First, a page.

The drone intruder was roaming around the Rose Bowl Stadium as 94,000 fans cheered, oblivious to the threat.
But scientists testing a new security device at the game knew: they detected its radio signals and seized control of the gatecrasher. This was only a simulation, but if the unmanned drone had been a security risk they could have forced it down — even though the airwaves were choked by thousands of smartphones and Wi-Fi hotspots.
“It’s like being at a rock concert and trying to listen to someone at the other end of the stadium,” said Randy Villahermosa, principal director of the research and program development office of Aerospace Corp., which made the detection device. “It certainly did look feasible to us.”
In the past year, drones have flown onto the White House lawn, impeded more than a dozen flights battling California wildfires and been spotted hundreds of times by pilots of traditional aircraft, including airliners holding more than 100 people. That has left law enforcement agencies, prisons and private companies desperate for some way to protect against the new airborne threat.
In the simulated drone attack on Jan. 1 in Pasadena, California, during one of college football’s premier contests, the aircraft was carted around the stadium on a golf cart to avoid violating U.S. regulations barring drone flights near sporting events. But it’s part of a tidal wave of efforts to counter the growing threat from the sale of millions of remote- controlled flying devices around the world.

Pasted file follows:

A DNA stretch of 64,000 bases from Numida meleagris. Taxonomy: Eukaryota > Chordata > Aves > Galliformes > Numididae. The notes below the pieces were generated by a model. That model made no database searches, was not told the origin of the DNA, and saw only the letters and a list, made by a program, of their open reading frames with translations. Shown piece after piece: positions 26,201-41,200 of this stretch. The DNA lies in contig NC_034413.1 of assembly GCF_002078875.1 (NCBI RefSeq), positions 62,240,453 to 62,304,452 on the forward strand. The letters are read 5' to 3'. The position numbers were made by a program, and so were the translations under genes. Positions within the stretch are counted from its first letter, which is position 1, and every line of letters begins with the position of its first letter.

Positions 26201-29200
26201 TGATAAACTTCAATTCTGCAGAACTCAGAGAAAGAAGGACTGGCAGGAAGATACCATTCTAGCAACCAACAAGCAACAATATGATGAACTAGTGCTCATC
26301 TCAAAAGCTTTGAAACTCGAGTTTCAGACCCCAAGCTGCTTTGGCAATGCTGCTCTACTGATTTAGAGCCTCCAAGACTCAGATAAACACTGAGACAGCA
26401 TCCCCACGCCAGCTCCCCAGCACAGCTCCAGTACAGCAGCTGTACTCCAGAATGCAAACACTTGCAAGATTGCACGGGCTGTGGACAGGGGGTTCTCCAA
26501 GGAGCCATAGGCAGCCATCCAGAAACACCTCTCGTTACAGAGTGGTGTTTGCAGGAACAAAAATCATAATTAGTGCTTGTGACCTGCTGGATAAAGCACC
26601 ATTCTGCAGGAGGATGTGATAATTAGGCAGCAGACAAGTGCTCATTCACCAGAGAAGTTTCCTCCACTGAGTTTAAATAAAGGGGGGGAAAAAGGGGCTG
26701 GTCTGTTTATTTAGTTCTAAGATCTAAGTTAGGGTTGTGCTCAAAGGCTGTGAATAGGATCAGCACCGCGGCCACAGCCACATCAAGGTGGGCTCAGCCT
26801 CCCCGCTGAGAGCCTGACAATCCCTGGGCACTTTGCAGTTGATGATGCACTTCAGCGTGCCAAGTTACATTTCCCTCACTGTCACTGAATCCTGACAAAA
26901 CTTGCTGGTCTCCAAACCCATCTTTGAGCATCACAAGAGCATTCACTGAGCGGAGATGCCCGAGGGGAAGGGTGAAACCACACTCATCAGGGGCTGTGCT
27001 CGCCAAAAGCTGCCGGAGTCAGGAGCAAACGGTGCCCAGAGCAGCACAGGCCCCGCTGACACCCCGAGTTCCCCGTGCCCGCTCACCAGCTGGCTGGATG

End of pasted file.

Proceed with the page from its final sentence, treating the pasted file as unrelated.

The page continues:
“It is one of the top, if not the top, safety issues facing airports around the country,” said Christopher Oswald, vice president for safety and regulatory affairs at the Airports Council International-North America trade group.
Scores of companies, from a division of aircraft manufacturing giant Airbus Group SE to tiny startups, are jumping into the anti-drone market. The products range from military-grade radars and lasers, to a company training eagles to snatch small drones out of the sky for Dutch police.
Some companies have developed nets that one drone can drape over another to take them down.
“It is a hugely growing space and the traditional defense contractors will make some money selling these,” Jim Williams, the former chief of the U.S. Federal Aviation Administration’s drone division who is now at the law firm Dentons US LLP, said.
“There definitely is potential,” Phil Finnegan, director of corporate analysis at the aerospace researcher Teal Group Corp., said about the burgeoning drone-detection market.